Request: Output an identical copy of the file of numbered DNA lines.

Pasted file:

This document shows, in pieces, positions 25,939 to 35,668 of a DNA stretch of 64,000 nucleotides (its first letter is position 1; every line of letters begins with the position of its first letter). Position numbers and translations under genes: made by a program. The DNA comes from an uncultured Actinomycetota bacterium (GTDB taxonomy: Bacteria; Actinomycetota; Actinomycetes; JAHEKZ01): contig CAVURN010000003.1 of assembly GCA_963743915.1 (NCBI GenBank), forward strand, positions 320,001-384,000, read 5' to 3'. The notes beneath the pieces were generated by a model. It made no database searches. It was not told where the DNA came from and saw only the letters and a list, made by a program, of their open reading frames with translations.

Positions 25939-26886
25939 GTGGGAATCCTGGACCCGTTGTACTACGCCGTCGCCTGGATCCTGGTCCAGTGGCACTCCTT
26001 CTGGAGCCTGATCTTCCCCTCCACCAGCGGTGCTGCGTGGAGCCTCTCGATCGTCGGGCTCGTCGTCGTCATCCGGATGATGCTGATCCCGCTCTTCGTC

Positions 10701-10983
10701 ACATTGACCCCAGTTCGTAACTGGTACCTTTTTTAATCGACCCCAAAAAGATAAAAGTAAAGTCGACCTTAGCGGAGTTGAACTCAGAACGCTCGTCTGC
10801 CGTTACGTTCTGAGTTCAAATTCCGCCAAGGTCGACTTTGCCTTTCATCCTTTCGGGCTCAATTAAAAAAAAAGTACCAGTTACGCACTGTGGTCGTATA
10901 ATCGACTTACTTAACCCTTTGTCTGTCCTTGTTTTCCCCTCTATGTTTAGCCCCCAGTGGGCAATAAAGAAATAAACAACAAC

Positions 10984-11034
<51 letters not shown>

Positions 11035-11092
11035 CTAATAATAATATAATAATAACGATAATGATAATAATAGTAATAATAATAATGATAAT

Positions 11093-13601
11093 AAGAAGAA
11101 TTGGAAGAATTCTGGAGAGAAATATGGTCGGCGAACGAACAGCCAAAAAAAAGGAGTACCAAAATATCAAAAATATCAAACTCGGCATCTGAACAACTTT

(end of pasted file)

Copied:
This document shows, in pieces, positions 25,939 to 35,668 of a DNA stretch of 64,000 nucleotides (its first letter is position 1; every line of letters begins with the position of its first letter). Position numbers and translations under genes: made by a program. The DNA comes from an uncultured Actinomycetota bacterium (GTDB taxonomy: Bacteria; Actinomycetota; Actinomycetes; JAHEKZ01): contig CAVURN010000003.1 of assembly GCA_963743915.1 (NCBI GenBank), forward strand, positions 320,001-384,000, read 5' to 3'. The notes beneath the pieces were generated by a model. It made no database searches. It was not told where the DNA came from and saw only the letters and a list, made by a program, of their open reading frames with translations.

Positions 25939-26886
25939 GTGGGAATCCTGGACCCGTTGTACTACGCCGTCGCCTGGATCCTGGTCCAGTGGCACTCCTT
26001 CTGGAGCCTGATCTTCCCCTCCACCAGCGGTGCTGCGTGGAGCCTCTCGATCGTCGGGCTCGTCGTCGTCATCCGGATGATGCTGATCCCGCTCTTCGTC

Positions 10701-10983
10701 ACATTGACCCCAGTTCGTAACTGGTACCTTTTTTAATCGACCCCAAAAAGATAAAAGTAAAGTCGACCTTAGCGGAGTTGAACTCAGAACGCTCGTCTGC
10801 CGTTACGTTCTGAGTTCAAATTCCGCCAAGGTCGACTTTGCCTTTCATCCTTTCGGGCTCAATTAAAAAAAAAGTACCAGTTACGCACTGTGGTCGTATA
10901 ATCGACTTACTTAACCCTTTGTCTGTCCTTGTTTTCCCCTCTATGTTTAGCCCCCAGTGGGCAATAAAGAAATAAACAACAAC

Positions 10984-11034
<51 letters not shown>

Positions 11035-11092
11035 CTAATAATAATATAATAATAACGATAATGATAATAATAGTAATAATAATAATGATAAT

Positions 11093-13601
11093 AAGAAGAA
11101 TTGGAAGAATTCTGGAGAGAAATATGGTCGGCGAACGAACAGCCAAAAAAAAGGAGTACCAAAATATCAAAAATATCAAACTCGGCATCTGAACAACTTT